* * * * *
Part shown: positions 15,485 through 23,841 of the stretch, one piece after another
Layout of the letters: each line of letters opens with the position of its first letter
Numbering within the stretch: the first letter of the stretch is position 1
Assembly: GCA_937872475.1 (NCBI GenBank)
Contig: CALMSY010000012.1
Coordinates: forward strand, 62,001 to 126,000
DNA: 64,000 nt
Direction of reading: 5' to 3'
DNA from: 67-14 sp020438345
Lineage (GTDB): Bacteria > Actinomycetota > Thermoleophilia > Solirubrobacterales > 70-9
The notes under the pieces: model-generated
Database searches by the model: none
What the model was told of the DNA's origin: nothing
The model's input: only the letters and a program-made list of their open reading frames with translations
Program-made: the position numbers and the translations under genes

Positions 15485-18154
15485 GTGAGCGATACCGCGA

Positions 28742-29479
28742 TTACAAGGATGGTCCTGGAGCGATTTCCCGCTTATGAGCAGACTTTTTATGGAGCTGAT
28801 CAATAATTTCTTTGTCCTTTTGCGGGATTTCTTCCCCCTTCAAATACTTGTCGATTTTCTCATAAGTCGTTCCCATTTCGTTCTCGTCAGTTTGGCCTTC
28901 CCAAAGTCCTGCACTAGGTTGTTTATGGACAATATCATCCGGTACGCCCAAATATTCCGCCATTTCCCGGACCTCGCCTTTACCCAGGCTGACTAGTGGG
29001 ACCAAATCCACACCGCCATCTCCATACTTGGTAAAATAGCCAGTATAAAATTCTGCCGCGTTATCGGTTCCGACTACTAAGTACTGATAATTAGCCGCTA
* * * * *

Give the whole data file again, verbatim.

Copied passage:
Part shown: positions 15,485 through 23,841 of the stretch, one piece after another
Layout of the letters: each line of letters opens with the position of its first letter
Numbering within the stretch: the first letter of the stretch is position 1
Assembly: GCA_937872475.1 (NCBI GenBank)
Contig: CALMSY010000012.1
Coordinates: forward strand, 62,001 to 126,000
DNA: 64,000 nt
Direction of reading: 5' to 3'
DNA from: 67-14 sp020438345
Lineage (GTDB): Bacteria > Actinomycetota > Thermoleophilia > Solirubrobacterales > 70-9
The notes under the pieces: model-generated
Database searches by the model: none
What the model was told of the DNA's origin: nothing
The model's input: only the letters and a program-made list of their open reading frames with translations
Program-made: the position numbers and the translations under genes

Positions 15485-18154
15485 GTGAGCGATACCGCGA

Positions 28742-29479
28742 TTACAAGGATGGTCCTGGAGCGATTTCCCGCTTATGAGCAGACTTTTTATGGAGCTGAT
28801 CAATAATTTCTTTGTCCTTTTGCGGGATTTCTTCCCCCTTCAAATACTTGTCGATTTTCTCATAAGTCGTTCCCATTTCGTTCTCGTCAGTTTGGCCTTC
28901 CCAAAGTCCTGCACTAGGTTGTTTATGGACAATATCATCCGGTACGCCCAAATATTCCGCCATTTCCCGGACCTCGCCTTTACCCAGGCTGACTAGTGGG
29001 ACCAAATCCACACCGCCATCTCCATACTTGGTAAAATAGCCAGTATAAAATTCTGCCGCGTTATCGGTTCCGACTACTAAGTACTGATAATTAGCCGCTA